(Rosencrantz and Guildenstern also lived "in the middle"...In the secret parts of fortune... she is a strumpet." Thus, they met a similar fate to Polonius. Polonius was killed in place of the nave Claudius – Rosencrantz and Guildenstern were killed in place of the nave Hamlet.)

  2. #2
    Registered User Beewulf's Avatar
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    Hi Ray,

    That image of Hamlet as the symbolic center of the wheel of the play is apt. One thing to add to your argument is that Hamlet is the protagonist of the play, and so is at the center of the play's central action. Something else--of all the characters in the play, Hamlet appears to have travel the most, coming from Witttenburg, leaving for his sea voyage, journeying to see the battle between Fortinbras and the Poles, and then coming back to Denmark.

    Speaking of spokes, you might explore the idea that the death of Hamlet's father represents the breaking of the first spoke, and that one by one, the remaining spokes are removed as friends prove to be false, until only Horatio is left. Ironically, it is only when Hamlet's wheel is almost broken that he ultimately finds spiritual serenity and acceptance. To extend the metaphor into the real of Buddhist theology, only by breaking the spokes that bind him to the wheel of life can Hamlet find release.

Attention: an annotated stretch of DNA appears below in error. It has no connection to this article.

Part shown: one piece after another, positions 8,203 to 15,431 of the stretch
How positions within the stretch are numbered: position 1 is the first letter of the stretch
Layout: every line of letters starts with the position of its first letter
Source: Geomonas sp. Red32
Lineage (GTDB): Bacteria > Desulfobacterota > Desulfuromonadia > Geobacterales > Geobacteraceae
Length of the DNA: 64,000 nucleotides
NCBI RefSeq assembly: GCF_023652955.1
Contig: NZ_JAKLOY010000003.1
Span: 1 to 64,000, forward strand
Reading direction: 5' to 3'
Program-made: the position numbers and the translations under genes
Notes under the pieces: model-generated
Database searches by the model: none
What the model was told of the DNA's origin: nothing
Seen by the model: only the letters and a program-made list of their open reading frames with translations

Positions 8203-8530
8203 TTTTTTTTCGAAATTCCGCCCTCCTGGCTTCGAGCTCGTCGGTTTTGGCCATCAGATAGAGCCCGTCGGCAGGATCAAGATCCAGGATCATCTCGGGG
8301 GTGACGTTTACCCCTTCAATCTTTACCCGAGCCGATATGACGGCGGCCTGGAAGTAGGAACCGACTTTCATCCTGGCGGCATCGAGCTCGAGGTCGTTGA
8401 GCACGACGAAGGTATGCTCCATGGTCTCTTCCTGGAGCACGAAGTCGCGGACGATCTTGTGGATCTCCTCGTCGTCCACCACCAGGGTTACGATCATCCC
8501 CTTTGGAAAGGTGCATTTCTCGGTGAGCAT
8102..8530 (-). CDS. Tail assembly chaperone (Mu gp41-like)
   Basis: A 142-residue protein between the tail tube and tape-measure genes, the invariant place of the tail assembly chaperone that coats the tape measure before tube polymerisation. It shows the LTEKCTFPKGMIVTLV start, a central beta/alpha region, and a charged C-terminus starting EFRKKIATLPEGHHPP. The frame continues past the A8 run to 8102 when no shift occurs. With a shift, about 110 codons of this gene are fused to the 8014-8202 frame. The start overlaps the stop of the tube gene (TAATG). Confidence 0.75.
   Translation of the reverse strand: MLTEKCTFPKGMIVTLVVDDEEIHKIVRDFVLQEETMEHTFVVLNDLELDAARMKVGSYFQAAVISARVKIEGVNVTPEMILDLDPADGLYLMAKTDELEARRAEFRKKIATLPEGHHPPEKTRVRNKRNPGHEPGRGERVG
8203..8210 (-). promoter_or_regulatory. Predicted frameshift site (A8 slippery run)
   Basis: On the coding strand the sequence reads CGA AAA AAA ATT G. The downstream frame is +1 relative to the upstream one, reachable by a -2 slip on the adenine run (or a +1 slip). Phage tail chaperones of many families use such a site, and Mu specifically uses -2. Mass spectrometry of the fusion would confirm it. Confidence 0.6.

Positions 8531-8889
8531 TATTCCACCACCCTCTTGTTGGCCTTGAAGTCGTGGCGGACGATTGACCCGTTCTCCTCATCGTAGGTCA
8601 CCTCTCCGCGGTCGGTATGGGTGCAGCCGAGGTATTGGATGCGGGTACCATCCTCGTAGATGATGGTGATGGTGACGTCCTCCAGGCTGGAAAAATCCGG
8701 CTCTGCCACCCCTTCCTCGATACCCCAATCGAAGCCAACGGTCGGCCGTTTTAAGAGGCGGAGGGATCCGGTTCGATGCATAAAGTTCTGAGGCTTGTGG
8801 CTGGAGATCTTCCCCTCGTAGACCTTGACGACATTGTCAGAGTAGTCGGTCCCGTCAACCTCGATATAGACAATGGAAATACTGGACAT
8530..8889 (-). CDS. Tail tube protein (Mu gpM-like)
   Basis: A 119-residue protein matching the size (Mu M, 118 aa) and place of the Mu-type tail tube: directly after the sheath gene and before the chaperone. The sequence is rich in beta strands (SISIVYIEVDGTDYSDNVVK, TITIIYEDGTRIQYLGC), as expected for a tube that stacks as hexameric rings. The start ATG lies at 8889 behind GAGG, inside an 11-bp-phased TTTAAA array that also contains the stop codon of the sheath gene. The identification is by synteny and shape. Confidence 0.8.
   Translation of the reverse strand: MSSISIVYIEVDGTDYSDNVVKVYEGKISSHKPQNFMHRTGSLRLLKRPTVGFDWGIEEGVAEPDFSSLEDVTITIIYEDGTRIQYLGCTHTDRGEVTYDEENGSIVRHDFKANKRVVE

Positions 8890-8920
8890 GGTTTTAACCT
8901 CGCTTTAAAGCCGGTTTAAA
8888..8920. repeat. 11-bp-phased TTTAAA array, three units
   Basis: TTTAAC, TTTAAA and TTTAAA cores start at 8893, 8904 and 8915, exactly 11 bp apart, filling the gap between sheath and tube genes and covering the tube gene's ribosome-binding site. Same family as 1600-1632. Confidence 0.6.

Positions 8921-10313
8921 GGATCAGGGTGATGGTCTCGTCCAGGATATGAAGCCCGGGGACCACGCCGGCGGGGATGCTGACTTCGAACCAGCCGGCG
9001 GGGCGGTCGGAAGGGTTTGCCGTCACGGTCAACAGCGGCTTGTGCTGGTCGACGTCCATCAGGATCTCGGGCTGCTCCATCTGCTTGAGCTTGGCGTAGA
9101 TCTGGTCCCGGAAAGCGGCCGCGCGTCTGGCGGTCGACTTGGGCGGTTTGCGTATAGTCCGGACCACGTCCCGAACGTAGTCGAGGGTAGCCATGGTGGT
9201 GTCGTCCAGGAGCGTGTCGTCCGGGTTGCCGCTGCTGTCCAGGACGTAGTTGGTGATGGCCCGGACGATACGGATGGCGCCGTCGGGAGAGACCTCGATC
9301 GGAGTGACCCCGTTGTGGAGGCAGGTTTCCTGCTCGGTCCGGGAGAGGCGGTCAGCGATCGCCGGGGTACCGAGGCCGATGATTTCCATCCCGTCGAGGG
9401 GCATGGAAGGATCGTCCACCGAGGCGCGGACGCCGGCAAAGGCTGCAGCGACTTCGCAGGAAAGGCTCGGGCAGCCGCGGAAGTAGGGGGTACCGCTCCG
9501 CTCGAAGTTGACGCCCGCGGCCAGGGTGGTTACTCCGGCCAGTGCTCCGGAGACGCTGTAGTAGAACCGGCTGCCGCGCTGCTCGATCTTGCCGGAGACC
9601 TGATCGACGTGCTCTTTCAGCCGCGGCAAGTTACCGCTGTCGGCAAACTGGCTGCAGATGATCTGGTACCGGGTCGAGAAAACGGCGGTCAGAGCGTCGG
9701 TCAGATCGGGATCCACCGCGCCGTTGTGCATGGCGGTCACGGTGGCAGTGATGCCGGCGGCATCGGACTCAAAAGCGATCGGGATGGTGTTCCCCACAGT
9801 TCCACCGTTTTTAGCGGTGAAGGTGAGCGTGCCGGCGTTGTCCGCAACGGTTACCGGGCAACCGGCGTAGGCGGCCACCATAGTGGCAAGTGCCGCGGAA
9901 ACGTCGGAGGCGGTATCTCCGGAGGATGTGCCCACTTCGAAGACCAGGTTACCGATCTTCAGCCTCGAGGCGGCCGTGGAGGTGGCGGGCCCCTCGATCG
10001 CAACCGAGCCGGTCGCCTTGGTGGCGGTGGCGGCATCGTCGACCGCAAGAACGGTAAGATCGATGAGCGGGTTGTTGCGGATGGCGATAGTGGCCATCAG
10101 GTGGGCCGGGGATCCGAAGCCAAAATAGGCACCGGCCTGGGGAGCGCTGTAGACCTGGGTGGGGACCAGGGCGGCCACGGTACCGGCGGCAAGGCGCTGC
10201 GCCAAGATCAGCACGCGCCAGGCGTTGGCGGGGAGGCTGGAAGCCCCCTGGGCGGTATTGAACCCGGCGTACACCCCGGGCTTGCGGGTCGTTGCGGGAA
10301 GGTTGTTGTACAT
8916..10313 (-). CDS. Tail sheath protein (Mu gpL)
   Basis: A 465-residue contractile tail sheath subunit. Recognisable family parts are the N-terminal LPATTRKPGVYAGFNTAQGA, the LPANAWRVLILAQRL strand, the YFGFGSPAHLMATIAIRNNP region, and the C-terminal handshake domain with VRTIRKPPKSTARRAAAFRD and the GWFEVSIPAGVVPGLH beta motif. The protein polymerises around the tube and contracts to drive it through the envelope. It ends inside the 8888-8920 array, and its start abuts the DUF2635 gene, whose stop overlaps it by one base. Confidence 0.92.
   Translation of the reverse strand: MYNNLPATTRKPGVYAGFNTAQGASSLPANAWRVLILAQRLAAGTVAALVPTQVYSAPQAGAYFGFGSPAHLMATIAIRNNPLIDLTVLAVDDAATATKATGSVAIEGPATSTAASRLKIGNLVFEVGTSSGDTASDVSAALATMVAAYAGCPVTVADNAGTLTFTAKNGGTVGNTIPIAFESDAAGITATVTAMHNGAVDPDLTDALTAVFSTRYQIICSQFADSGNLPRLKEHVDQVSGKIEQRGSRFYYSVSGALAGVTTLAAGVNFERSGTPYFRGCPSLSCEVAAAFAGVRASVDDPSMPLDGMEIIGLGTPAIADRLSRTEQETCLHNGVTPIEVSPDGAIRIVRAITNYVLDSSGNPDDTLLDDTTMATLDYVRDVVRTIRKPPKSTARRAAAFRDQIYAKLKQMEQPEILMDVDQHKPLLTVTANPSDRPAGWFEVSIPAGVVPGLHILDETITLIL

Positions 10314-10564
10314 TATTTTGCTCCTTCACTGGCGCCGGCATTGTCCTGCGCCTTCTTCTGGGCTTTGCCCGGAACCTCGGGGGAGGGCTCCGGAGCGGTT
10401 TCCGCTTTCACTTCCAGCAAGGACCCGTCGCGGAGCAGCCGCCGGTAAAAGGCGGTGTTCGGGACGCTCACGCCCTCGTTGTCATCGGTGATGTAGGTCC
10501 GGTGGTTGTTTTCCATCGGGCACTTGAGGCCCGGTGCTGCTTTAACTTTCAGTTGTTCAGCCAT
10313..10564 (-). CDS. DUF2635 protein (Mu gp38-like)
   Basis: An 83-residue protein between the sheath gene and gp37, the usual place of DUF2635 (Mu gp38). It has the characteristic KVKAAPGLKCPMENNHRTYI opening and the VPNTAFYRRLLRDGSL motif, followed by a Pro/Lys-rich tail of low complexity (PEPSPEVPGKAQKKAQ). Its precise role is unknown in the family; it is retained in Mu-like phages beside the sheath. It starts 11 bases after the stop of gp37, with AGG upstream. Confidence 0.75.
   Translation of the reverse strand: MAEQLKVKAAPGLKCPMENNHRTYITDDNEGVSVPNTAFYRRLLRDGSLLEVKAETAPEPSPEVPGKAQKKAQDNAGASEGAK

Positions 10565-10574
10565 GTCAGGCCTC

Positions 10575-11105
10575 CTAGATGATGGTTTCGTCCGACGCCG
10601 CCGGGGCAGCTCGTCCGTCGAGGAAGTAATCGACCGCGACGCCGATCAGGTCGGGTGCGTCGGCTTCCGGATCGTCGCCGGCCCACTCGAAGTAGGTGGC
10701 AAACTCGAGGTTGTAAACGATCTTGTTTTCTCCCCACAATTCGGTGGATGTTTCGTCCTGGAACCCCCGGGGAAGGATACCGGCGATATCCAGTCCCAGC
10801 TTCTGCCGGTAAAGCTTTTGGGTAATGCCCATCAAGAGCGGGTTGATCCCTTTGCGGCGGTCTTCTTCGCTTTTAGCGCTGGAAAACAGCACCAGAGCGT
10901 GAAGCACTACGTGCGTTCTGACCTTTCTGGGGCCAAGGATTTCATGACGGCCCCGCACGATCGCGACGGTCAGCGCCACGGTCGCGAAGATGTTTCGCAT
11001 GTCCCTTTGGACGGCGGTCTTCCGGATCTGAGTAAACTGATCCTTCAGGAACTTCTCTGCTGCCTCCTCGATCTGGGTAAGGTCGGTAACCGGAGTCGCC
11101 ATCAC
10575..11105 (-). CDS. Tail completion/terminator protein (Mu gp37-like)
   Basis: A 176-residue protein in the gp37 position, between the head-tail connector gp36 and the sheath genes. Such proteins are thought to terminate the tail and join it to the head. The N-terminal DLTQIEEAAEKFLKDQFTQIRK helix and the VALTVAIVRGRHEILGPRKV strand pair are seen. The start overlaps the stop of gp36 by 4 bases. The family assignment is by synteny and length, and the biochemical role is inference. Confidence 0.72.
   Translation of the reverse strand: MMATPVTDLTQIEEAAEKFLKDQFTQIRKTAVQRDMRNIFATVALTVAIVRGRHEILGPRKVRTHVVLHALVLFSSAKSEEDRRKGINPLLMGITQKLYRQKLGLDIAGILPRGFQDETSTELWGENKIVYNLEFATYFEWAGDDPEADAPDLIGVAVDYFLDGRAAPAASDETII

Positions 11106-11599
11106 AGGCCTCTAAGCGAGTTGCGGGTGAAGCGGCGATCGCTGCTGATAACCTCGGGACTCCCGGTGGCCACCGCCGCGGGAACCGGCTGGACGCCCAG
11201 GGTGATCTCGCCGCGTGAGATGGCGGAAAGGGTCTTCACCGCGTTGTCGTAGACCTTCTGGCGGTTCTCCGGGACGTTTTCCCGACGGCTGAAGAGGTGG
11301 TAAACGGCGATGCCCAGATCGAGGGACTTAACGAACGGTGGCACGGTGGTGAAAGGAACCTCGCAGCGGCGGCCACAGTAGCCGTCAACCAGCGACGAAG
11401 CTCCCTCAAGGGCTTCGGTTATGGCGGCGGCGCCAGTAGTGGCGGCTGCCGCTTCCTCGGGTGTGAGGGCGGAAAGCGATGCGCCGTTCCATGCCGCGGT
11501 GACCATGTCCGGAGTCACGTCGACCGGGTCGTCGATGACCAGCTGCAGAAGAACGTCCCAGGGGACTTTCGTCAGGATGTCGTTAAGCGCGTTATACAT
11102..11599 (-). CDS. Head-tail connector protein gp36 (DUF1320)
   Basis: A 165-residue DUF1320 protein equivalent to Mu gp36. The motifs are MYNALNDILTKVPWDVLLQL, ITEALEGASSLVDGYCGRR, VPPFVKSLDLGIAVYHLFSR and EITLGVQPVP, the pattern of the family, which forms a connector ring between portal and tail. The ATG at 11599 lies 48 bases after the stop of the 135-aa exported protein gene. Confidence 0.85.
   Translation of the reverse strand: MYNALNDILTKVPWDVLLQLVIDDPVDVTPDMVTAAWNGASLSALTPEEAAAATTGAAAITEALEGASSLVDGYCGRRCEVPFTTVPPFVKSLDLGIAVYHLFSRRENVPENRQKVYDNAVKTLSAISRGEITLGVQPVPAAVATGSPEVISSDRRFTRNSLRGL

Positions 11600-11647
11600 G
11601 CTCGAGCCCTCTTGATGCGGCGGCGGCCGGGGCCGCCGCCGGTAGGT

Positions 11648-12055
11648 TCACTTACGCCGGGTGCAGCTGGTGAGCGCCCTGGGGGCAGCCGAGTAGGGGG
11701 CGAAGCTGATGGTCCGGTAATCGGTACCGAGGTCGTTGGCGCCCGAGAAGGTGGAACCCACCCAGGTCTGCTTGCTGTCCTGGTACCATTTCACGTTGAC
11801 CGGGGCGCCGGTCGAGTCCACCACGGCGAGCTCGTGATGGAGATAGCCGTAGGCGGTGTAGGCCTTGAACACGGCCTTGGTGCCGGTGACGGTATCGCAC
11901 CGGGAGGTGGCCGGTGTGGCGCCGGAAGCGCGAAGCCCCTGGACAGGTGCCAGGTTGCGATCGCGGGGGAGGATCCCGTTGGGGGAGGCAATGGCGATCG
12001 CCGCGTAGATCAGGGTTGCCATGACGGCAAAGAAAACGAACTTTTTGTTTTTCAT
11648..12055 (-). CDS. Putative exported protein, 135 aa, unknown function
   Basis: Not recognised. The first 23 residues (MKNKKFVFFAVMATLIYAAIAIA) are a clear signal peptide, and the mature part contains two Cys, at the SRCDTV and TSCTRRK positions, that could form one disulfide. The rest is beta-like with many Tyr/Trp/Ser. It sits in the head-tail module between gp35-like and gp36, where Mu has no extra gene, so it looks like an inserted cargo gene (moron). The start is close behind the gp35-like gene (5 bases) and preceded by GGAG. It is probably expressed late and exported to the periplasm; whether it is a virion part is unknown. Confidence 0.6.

As usual, I find many of your textual references too subjective, but the essential image you present is compelling. Thanks for you ideas!

  3. #3
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    Hi Beewulf,

    The wheel metaphor is so all-encompassing, it's hard to know where to stop. (A wheel doesn't end, it just goes round and round.) The Buddhist metaphor is clearly outside Shakespeare's intent, yet I think Shakespeare would have liked Buddhism if he ever heard of it. Buddha's birth name was Shaka. Maybe Shakespeare was a reincarnation of Buddha (at least in one of the worlds postulated by the many-worlds interpretation of quantum mechanics).

  4. #4
    the beloved: Gladys's Avatar
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    Quote Originally Posted by Beewulf View Post
    As usual, I find many of your textual references too subjective, but the essential image you present is compelling.
    Initially I also was sceptical, but having looked up each of Ray's references without faulting them, Beewulf, I would be interested to learn which you deem 'too subjective'.

    Is Shakespeare punning for his own amusement or would he expect some in his audience to understand these references in performance?